HISTORY OF ESTHETICS
Skin care can be traced back 6,000 years to ancient Egypt. It was initially associated with the practice of medicine, and at that time, both priests and physicians had important roles. Cosmetic products included ingredients such as special soils, wax, honey and oil, formulated into masks and makeup. While skin care waned in the Middle Ages, the Renaissance in Europe brought back a renewed interest in both the skin and cosmetics. With the turn of the 20th century and up until the 1960’s, skincare often involved the use of heavy cosmetics to camouflage imperfections and blemishes.
Today, the emphasis for skin care has shifted from “cover-up,” to a more natural look, which is only truly attractive with healthy, clean skin. This has expanded the desire for skin care treatments and the future for estheticians.
As reported in Skin Inc. magazine issued May 2008, “Good education is vital to the training of skilled technicians who are expected to meet the needs of a growing population.” If you're looking for an Esthetics school in Virginia that provides convenient learning (we offer blended learning – a unique combination of online coursework, face to face discussion and lecture, and rigorous practical training) to start your career in Esthetics, you've come to the right place.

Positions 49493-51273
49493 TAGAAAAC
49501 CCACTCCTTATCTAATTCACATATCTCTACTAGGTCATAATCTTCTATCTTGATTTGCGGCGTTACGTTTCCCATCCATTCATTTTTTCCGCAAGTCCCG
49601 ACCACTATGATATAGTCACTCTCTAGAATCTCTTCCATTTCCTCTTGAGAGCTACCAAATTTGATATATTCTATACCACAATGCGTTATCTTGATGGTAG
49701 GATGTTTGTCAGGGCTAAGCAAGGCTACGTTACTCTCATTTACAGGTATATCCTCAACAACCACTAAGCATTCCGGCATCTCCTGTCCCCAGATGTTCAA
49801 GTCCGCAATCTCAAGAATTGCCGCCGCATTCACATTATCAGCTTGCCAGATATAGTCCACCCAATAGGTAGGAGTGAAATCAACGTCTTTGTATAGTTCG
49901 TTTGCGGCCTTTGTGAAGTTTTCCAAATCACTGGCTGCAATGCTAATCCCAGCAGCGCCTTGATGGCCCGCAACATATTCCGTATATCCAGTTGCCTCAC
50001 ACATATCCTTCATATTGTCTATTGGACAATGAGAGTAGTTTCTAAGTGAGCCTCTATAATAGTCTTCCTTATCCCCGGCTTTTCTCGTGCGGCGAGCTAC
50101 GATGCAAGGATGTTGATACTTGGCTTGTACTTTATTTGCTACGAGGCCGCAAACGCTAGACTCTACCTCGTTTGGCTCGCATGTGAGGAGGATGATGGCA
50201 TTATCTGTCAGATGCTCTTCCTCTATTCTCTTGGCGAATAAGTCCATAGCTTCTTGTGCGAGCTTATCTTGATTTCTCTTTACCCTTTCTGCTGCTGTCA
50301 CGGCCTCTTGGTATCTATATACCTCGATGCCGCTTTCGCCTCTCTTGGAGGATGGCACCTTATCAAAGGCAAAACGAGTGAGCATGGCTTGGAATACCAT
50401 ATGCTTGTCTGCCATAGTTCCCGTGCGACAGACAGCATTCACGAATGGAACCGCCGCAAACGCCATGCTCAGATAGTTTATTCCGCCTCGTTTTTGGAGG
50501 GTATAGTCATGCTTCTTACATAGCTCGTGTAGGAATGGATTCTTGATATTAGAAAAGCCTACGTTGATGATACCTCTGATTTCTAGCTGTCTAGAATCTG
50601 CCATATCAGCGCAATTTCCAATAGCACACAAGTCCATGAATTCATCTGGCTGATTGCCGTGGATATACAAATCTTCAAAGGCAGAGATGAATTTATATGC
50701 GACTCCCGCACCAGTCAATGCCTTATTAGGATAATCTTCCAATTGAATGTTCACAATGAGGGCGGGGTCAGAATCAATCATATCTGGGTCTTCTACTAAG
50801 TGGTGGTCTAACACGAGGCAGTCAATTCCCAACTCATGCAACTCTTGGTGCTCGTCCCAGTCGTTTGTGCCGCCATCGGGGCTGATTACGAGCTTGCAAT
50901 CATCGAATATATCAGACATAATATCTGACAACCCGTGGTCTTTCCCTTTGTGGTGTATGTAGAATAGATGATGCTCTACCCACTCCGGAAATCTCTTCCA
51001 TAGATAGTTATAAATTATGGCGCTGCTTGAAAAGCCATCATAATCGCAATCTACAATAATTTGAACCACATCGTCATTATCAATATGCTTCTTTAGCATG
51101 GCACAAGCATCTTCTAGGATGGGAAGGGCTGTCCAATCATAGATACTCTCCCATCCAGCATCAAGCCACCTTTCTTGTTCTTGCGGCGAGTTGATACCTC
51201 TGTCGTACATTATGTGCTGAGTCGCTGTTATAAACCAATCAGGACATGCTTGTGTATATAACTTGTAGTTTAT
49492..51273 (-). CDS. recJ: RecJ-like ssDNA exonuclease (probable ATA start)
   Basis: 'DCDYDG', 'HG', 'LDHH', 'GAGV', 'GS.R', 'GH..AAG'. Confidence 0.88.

At the Institute of Epidermal Cell Therapy, we offer online blended basic and master esthetics programs. Our science-based instruction, video tutorials, illustrated content, and Skillsbook materials are designed to enhance your knowledge and understanding of advanced procedures and protocols. Our blended classes are tailored to your individual learning styles and work experiences. You will be taught by extremely knowledgeable and highly professional instructors who have years of experience in the skin care and beauty professions.
Specific Field Criteria for Esthetics and Masters Esthetics Program
Self-employment is a common vocational objective for esthetician and master esthetician. Prior to enrollment, prospective students must acknowledge in writing their understanding that self-employment is a common vocational objective of the Esthetics and Masters Esthetics program. In addition, self-employed graduates must sign an attestation, no sooner than 30 days after graduation, acknowledging that the graduate is satisfied with self- employment as an esthetics and master esthetics therapist and that he/she is making training-related income.
Completion and Job Placement Policy.
In addition, it is recognized that licensure requirements in certain jurisdictions may prolong the placement process, as those graduates must first obtain their license/certification before practicing Esthetics and Masters Esthetics Program.